Dr. Gitau Mburu rethinks the global response to HIV/AIDS set against the backdrop of June’s UN High Level Meeting in New York
This years’ UN General Assembly High Level Meeting on AIDS from 8-10 June in New York will be a time to reflect and set a renewed agenda not only for the AIDS response but for global health as a whole. It will be a time to rethink. And rightly so.
The HIV response has been associated with a number of varying outcomes. Some good and some not good enough. While there have been a number of views regarding the impact of the global AIDS response on health systems in the past, there is now compelling evidence that the global tide of the HIV epidemic is starting to turn: the rate of new infections is declining, and almost 6 million people are on life-saving antiretroviral drugs.
Despite these gains, the world still falls short of achieving universal access to HIV prevention, treatment and care, which was the fundamental principle at the inaugural UNGASS meeting in 2001: for instance, 7000 new HIV infections occur every day and1.8 million people lost their lives to AIDS in 2009.
Faced with this reality, this years’ High Level Meeting is a key turning point for global health, not just AIDS. It is an opportunity to ensure that commitment to AIDS, public health and development increases at the global and local level. It is a time to reinforce the call for a rapid expansion in the number of donors, and ensure that emerging economies such as Brazil, China and Russia can make significant contributions to global health and increase funding for domestic development programmes.
The global AIDS response has provided us with understanding of how to scale up innovative concepts while localising their implementation. It has a lot of lessons to offer on how to allow a research agenda to develop and be addressed to provide locally relevant, evidence-based and cost-effective interventions. These lessons can be applied to cardiovascular and other non communicable diseases, whose burden and link with HIV in developing countries is now being increasingly recognized.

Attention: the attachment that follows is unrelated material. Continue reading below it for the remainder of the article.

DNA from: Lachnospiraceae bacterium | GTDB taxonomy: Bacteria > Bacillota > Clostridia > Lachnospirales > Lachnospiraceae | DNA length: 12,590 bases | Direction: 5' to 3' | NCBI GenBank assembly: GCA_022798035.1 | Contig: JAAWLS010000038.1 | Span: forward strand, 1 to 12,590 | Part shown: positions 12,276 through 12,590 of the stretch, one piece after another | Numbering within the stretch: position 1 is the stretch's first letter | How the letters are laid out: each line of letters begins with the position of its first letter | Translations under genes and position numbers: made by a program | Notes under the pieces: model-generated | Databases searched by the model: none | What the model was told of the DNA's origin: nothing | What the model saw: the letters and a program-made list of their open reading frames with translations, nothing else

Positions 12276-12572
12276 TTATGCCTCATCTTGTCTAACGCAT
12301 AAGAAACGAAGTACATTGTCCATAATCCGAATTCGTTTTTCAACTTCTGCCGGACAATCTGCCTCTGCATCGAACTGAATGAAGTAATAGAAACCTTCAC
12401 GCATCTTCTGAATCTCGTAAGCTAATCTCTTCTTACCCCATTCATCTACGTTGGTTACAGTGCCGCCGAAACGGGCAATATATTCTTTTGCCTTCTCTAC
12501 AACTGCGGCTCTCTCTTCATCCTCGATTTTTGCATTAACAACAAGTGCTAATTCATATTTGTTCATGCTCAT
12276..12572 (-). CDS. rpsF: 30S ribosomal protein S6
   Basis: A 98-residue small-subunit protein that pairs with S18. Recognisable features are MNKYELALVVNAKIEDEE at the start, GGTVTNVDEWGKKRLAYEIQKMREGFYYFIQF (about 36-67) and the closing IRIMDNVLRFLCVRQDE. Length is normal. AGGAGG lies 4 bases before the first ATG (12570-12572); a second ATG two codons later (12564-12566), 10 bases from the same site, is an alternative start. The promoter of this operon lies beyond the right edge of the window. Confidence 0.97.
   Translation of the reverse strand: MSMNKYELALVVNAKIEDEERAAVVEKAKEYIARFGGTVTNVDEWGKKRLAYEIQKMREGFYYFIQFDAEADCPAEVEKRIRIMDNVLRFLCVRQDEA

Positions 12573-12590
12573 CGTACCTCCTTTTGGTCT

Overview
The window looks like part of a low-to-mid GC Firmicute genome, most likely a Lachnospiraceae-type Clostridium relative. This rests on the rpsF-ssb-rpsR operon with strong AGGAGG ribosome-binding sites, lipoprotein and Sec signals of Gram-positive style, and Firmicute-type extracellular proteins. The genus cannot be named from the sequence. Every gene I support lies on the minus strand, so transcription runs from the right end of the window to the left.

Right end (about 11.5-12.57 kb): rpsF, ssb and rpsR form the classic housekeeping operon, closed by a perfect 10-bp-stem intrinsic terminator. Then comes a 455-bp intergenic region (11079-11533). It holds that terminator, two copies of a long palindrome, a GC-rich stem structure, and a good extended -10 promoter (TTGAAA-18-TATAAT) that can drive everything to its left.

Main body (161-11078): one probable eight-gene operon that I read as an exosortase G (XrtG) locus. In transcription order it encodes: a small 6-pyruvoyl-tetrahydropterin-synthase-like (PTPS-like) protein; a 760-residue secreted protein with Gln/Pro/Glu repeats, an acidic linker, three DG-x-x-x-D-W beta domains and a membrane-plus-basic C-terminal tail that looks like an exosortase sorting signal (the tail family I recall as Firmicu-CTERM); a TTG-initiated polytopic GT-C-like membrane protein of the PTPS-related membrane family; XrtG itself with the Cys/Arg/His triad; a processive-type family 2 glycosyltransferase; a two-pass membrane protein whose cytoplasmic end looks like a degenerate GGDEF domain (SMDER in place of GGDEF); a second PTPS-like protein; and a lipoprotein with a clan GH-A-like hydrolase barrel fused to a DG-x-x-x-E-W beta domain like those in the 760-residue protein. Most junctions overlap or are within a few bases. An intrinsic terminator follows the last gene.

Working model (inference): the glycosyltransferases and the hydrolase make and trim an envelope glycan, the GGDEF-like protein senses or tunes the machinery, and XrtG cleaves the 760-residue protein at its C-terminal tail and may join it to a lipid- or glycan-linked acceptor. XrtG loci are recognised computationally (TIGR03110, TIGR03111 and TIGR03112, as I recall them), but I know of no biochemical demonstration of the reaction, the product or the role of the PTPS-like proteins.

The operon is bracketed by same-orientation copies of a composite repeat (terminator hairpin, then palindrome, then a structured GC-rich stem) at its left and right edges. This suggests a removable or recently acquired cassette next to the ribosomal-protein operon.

The High Level Meeting will be an opportunity to strengthen country ownership and scale-up of effective approaches in community mobilization, demand creation and community systems that create synergies with other Millennium Development Goals and integrate HIV with public health and community development. Coming at a time when the UN has called for increased commitment to women and children’s’ health, the High Level Meeting must demonstrate leadership in tackling the challenges that AIDS causes to millions of women and children and build on the successes and learning of the past to strengthen integration of HIV with sexual and reproductive health.
The AIDS epidemic, as well as other pandemics such as bird and swine flu demonstrate the increasing globalization of public health risks, which call for increased collaboration to tackle. The meeting presents an opportunity to create a momentum to leverage multi-national and private sector partnerships for AIDS service delivery, research and innovative financing into broader health and development goals.
It is an opportunity not to be squandered.
Dr. Gitau Mburu is a medical doctor from Kenya who works with people living with HIV and TB. He is currently working at the International HIV/AIDS Alliance as a senior adviser on health systems and services.